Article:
Adapting Gastrointestinal Organoids for Pathogen Infection and Single Cell Sequencing under Biosafety Level 3 (BSL-3) Conditions

Megan L Stanifer 1, Steeve Boulant 2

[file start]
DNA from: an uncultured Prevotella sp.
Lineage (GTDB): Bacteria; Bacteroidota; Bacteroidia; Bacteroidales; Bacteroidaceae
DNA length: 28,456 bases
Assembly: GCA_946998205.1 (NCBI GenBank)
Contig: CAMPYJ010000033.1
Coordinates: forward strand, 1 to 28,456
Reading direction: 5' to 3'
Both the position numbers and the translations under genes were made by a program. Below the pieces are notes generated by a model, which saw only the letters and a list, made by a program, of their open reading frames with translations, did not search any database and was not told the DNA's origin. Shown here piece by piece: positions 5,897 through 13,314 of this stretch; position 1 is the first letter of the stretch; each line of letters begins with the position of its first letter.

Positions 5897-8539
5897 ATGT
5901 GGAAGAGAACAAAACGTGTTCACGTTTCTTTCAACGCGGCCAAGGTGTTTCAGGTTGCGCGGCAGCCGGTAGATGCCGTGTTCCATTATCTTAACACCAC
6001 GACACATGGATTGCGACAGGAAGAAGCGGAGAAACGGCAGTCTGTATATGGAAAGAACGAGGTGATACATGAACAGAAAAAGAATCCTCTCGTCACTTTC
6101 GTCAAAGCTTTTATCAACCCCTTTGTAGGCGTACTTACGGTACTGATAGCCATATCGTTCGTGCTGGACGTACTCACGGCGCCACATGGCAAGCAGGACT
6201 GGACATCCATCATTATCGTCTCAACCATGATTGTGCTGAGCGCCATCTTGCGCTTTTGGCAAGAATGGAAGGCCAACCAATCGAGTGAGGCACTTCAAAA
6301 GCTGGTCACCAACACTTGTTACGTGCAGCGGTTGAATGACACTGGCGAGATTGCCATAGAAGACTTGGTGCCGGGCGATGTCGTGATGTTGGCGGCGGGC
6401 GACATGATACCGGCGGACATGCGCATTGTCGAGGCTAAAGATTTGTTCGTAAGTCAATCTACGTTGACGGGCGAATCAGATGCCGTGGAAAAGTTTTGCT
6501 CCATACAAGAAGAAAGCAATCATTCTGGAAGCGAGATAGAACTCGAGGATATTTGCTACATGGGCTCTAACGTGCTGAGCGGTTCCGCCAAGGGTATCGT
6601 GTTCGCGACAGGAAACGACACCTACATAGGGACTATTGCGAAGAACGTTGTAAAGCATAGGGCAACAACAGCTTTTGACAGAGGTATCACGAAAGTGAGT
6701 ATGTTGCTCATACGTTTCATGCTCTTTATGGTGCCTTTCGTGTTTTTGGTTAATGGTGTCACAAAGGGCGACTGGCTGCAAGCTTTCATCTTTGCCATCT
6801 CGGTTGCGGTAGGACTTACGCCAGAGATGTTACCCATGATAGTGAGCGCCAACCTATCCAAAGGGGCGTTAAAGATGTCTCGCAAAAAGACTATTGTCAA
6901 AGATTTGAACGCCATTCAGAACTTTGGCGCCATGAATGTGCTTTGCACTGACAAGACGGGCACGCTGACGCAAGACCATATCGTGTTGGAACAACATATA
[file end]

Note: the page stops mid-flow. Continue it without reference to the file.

Human intestinal organoids constitute the best cellular model to study pathogen infections of the gastrointestinal tract. These organoids can be derived from all sections of the GI tract (gastric, jejunum, duodenum, ileum, colon, rectum) and, upon differentiation, contain most of the cell types that are naturally found in each individual section. For example, intestinal organoids contain nutrient-absorbing enterocytes, secretory cells (Goblet, Paneth, and enteroendocrine), stem cells, as well as all lineage-specific differentiation intermediates (e.g., early or immature cell types). The greatest advantage in using gastrointestinal tract-derived organoids to study infectious diseases is the possibility of precisely identifying which cell type is targeted by the enteric pathogen and to address whether the different sections of the gastrointestinal tract and their specific cell types similarly respond to pathogen challenges. Over the past years, gastrointestinal models, as well as organoids from other tissues, have been employed to study viral tropism and the mechanisms of pathogenesis. However, utilizing all the advantages of using organoids when employing highly pathogenic viruses represents a technical challenge and requires strict biosafety considerations. Additionally, as organoids are often grown in three dimensions, the basolateral side of the cells is facing the outside of the organoid while their apical side is facing the inside (lumen) of the organoids. This organization poses a challenge for enteric pathogens as many enteric infections initiate from the apical/luminal side of the cells following ingestion. The following manuscript will provide a comprehensive protocol to prepare human intestinal organoids for infection with enteric pathogens by considering the infection side (apical vs. basolateral) to perform single-cell RNA sequencing to characterize cell-type-specific host/pathogen interactions. This method details the preparation of the organoids as well as the considerations needed to perform this work under biosafety level 3 (BSL-3) containment conditions.